In the healthcare industry, it’s not enough to be prepared for everyday emergencies like accidents and illness. Today’s service providers must be ready to respond to situations, such as natural disasters and pandemics, that can easily exceed the day-to-day capacity and capability of established health and emergency response systems. This is where the U.S. Department of Health and Human Services (HHS) Office of the Assistant Secretary for Preparedness and Response (ASPR) and its 2017-2022 Health Care Preparedness and Response Capabilities guidance comes into play.

The guidance fully describes “what the health care delivery system, including health care coalitions (HCCs), hospitals, and emergency medical services (EMS), have to do to effectively prepare for and respond to emergencies that impact the public’s health.” In other words, it represents the “ideal state of readiness” in the United States. The guidance includes four key capabilities as explained below:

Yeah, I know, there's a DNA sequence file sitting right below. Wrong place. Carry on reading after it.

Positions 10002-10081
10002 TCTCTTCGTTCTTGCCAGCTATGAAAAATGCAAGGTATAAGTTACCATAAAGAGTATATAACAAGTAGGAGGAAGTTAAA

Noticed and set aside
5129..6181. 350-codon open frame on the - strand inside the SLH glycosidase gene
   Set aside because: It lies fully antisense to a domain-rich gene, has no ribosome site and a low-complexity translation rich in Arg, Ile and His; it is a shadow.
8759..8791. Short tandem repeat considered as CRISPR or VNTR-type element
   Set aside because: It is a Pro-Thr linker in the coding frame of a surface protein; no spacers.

Capability #1 – Foundation for Health Care and Medical Readiness. The goal is that every community’s health care organization(s) and other stakeholders, coordinated through a sustainable HCC, have strong relationships; identify hazards and risks; and prioritize and address gaps through planning, training, exercising and managing resources.

Capability #2 – Health Care and Medical Response Coordination. The goal is for health care organizations, the HCC, their jurisdiction(s), and the Emergency Support Function-8 (ESF-8) lead agency to plan and collaborate for the sharing and analysis of information; manage